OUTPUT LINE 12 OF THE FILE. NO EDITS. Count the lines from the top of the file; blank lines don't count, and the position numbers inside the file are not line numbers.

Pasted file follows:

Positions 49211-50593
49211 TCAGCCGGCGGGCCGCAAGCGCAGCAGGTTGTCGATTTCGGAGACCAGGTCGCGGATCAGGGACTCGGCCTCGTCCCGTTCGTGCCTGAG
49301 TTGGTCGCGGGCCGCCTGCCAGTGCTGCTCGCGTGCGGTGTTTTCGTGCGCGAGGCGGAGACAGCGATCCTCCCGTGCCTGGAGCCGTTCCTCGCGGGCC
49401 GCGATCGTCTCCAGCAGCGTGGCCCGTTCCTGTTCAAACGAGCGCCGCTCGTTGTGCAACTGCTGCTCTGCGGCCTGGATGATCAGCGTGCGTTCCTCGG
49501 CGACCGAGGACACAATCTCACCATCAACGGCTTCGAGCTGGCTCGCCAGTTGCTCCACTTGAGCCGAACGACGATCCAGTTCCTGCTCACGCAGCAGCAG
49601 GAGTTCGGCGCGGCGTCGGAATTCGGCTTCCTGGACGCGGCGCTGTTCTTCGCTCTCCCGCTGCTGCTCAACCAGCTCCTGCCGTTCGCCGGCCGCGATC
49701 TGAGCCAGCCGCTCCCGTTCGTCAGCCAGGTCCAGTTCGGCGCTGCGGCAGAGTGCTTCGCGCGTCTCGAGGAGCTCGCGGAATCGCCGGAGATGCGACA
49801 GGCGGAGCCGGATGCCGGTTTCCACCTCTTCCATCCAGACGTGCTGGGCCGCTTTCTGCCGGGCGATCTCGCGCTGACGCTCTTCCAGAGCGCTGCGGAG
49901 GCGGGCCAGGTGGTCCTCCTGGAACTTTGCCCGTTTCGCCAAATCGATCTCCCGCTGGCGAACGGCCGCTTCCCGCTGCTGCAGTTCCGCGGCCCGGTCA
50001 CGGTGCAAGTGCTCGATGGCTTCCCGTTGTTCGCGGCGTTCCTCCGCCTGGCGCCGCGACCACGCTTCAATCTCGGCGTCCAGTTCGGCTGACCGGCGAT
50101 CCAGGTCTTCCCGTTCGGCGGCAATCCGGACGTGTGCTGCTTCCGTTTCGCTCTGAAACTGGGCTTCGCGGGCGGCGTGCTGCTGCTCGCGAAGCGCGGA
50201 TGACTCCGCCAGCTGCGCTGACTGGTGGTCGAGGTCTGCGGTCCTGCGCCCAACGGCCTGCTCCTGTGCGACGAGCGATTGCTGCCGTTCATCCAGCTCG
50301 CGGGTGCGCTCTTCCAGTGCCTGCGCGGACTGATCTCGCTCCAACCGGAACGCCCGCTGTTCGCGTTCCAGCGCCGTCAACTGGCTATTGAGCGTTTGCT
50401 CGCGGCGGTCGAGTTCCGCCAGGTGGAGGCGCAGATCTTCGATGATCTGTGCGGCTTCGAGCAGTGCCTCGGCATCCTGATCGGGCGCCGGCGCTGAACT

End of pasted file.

50201 TGACTCCGCCAGCTGCGCTGACTGGTGGTCGAGGTCTGCGGTCCTGCGCCCAACGGCCTGCTCCTGTGCGACGAGCGATTGCTGCCGTTCATCCAGCTCG